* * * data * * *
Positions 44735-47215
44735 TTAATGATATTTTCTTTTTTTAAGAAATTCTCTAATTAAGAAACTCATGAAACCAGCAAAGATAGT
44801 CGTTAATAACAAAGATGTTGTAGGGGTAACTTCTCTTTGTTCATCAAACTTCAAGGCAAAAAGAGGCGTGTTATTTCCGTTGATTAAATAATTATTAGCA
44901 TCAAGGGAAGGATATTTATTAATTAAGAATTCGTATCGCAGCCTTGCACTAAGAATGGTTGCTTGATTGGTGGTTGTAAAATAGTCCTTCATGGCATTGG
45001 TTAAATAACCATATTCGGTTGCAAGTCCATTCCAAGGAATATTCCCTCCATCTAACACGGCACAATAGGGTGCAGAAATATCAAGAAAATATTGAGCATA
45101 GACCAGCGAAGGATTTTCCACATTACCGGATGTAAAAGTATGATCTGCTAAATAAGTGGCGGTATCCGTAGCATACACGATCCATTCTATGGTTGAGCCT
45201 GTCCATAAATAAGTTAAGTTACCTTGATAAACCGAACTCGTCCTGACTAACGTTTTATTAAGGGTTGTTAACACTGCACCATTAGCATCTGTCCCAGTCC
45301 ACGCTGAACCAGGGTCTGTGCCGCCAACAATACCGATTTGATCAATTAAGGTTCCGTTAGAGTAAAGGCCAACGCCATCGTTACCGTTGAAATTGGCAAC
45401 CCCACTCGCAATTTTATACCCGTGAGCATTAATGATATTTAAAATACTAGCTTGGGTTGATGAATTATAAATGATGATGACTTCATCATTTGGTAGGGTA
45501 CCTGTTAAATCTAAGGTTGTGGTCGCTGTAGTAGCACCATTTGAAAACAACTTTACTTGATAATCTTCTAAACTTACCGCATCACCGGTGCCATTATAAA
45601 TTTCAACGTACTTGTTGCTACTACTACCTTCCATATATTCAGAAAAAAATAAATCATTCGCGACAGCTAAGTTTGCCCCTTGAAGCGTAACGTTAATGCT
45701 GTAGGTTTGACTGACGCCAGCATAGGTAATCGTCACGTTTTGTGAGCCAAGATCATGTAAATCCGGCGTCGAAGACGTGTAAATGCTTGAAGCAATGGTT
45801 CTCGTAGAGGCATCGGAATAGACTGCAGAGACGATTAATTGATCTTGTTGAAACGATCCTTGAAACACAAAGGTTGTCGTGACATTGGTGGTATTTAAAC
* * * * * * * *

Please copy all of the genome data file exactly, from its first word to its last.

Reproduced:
Positions 44735-47215
44735 TTAATGATATTTTCTTTTTTTAAGAAATTCTCTAATTAAGAAACTCATGAAACCAGCAAAGATAGT
44801 CGTTAATAACAAAGATGTTGTAGGGGTAACTTCTCTTTGTTCATCAAACTTCAAGGCAAAAAGAGGCGTGTTATTTCCGTTGATTAAATAATTATTAGCA
44901 TCAAGGGAAGGATATTTATTAATTAAGAATTCGTATCGCAGCCTTGCACTAAGAATGGTTGCTTGATTGGTGGTTGTAAAATAGTCCTTCATGGCATTGG
45001 TTAAATAACCATATTCGGTTGCAAGTCCATTCCAAGGAATATTCCCTCCATCTAACACGGCACAATAGGGTGCAGAAATATCAAGAAAATATTGAGCATA
45101 GACCAGCGAAGGATTTTCCACATTACCGGATGTAAAAGTATGATCTGCTAAATAAGTGGCGGTATCCGTAGCATACACGATCCATTCTATGGTTGAGCCT
45201 GTCCATAAATAAGTTAAGTTACCTTGATAAACCGAACTCGTCCTGACTAACGTTTTATTAAGGGTTGTTAACACTGCACCATTAGCATCTGTCCCAGTCC
45301 ACGCTGAACCAGGGTCTGTGCCGCCAACAATACCGATTTGATCAATTAAGGTTCCGTTAGAGTAAAGGCCAACGCCATCGTTACCGTTGAAATTGGCAAC
45401 CCCACTCGCAATTTTATACCCGTGAGCATTAATGATATTTAAAATACTAGCTTGGGTTGATGAATTATAAATGATGATGACTTCATCATTTGGTAGGGTA
45501 CCTGTTAAATCTAAGGTTGTGGTCGCTGTAGTAGCACCATTTGAAAACAACTTTACTTGATAATCTTCTAAACTTACCGCATCACCGGTGCCATTATAAA
45601 TTTCAACGTACTTGTTGCTACTACTACCTTCCATATATTCAGAAAAAAATAAATCATTCGCGACAGCTAAGTTTGCCCCTTGAAGCGTAACGTTAATGCT
45701 GTAGGTTTGACTGACGCCAGCATAGGTAATCGTCACGTTTTGTGAGCCAAGATCATGTAAATCCGGCGTCGAAGACGTGTAAATGCTTGAAGCAATGGTT
45801 CTCGTAGAGGCATCGGAATAGACTGCAGAGACGATTAATTGATCTTGTTGAAACGATCCTTGAAACACAAAGGTTGTCGTGACATTGGTGGTATTTAAAC